Flashback: Not only have smartphone camera sensors been bigger, they are getting smarter too

Flashback: Not only have smartphone camera sensors been bigger, they are getting smarter too

When it came to film photography, 35mm was by far the most popular choice, and it’s been used in anything from simple point-and-shoot cameras to expensive SLRs. It was so common that the focal length of lenses was still usually listed at the equivalent of 35mm. The digital transformation has brought “full-frame” DSLRs where the size of the sensors matches that of 35mm. However, it also brought in smaller digital cameras – small enough to fit in your pocket.

For them, the 1-inch sensor is the holy grail with cameras like the Sony RX100 series being a common example. They have stopped out of fashion as the capabilities of smartphone cameras have greatly improved, but they have had an impact on smartphones.

The Sony Xperia Pro-I borrowed the 1-inch sensor from its RX100 cousin, although it doesn’t have the optics to take full advantage of (it’s a 20-megapixel sensor, the Pro-I uses only 12-megapixels). We should note that the so-called 1″ sensors don’t measure 1″ in size, they are like 2/3″. Like the 35mm thing, this is another thing from older cameras.


The Sony Xperia Pro-I borrowed a 1-inch sensor from the RX100 line of premium cameras and photo cameras

Anyway, the Pro-I image sensor has an impressively large 2.4μm pixel—the 200MP ISOCELL HP3 we talked about last week only comes in at 2.24μm pixels with 16-in-1 binning. Of course, these two sensors are designed for two different cameras with two different use cases.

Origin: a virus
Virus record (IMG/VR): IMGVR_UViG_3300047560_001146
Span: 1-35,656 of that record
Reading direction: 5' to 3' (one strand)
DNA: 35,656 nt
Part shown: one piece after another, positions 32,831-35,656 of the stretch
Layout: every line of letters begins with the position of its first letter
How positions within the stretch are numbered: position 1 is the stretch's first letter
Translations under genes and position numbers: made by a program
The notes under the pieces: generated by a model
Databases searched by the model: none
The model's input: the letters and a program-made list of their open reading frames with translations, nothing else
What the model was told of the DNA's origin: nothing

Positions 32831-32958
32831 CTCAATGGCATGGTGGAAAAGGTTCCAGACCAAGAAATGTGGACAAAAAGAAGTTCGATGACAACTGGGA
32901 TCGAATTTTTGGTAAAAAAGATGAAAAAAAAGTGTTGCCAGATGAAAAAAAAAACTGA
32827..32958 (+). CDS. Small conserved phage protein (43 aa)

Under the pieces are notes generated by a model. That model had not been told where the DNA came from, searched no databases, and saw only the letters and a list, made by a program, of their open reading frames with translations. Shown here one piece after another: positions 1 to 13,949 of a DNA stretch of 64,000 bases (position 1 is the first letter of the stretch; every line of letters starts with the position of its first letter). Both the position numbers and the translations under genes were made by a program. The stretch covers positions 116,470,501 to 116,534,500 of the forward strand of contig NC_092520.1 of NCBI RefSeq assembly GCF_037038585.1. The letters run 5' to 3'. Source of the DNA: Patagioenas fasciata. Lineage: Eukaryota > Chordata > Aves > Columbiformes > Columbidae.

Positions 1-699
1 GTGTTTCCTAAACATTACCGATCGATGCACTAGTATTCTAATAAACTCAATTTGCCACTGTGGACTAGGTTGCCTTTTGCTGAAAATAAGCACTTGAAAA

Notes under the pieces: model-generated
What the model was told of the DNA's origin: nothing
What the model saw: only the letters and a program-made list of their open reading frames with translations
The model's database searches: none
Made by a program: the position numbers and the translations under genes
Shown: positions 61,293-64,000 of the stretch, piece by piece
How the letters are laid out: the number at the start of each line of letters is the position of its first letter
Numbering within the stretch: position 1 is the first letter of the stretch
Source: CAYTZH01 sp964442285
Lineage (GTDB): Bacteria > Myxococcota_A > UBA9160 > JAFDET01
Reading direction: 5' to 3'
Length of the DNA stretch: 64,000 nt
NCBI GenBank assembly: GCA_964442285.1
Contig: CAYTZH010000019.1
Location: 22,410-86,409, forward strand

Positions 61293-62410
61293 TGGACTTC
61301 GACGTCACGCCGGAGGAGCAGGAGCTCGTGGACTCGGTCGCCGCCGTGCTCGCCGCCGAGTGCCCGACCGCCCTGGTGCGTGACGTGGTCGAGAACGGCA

You probably know that the Pro-I isn’t the first smartphone with a 1-inch sensor, and it certainly won’t be the last – 2023 is expected to be the year when this type of sensor becomes the norm for a flagship.

Some of you may remember the Panasonic Lumix CM1 Smart Camera. The design of the case leaves no doubt that this is a camera phone packed with impressive brand hardware: a 20MP 1″ sensor behind a Leica f/2.8 lens and a “Venus Engine” that can record 1080p videos at 30fps ( and 4K at 15 frames per second).

The Lumix Smart Camera CM1 from Panasonic is an early example of a smartphone with a 1-inch sensor
The Lumix Smart Camera CM1 from Panasonic is an early example of a smartphone with a 1-inch sensor.

It was a chunky phone at 21mm thick and weighed 204g (well now, a lot for 2014). The CM1 runs Android 4.4 and the custom-designed camera app offers full manual controls.

Lumix CM1: Leica lens
Lumix CM1: Venus Video Engine
Lumix CM1: a physical control disc

Lumix CM1: Leica Lens • Venus Video Engine • Control Physical Disc

One really cool feature was that the silver ring around the lens was actually a dial that could be used to change the camera settings. The Lumix CM1 cost a whopping $1000, which at the time was considered pricey but not too bad for such a specialized set of equipment.

Let’s go back in time further. We talked a lot about the Nokia 808 PureView, a phone so advanced that it felt like it was from the future. When it came out in 2012, no other phone could really challenge it and its massive 1/1.2″ sensor. The Toshiba HES9 dwarfed the sensors of contemporary phones – here alongside the 1/3.2″ Sony IMX145 (8MP) that was used in the Galaxy S III of the same year.

1 / 1.2 Mega Sensor (Toshiba HES9) for Nokia 808 PureView
1/1.2″ Mega Sensor (Toshiba HES9) for Nokia 808 PureView

The PureView sensor has fairly large pixels even by modern standards, 1.4 μm, and a lot of them too – 41 megapixels. As we discussed last week, the first smartphone to outshine it in the precision game only came in 2018.

And it was precisely the high resolution that made the Nokia 808 feel so futuristic – the super-scanning technology used by default captured 8MP images and produced stunning every pixel quality and allowed for lossless digital zoom. Modern smartphones use a very similar approach, although there are some important differences.

By the way, if you are wondering how the Nokia 808 PureView compares to a modern smartphone, we tested it last year.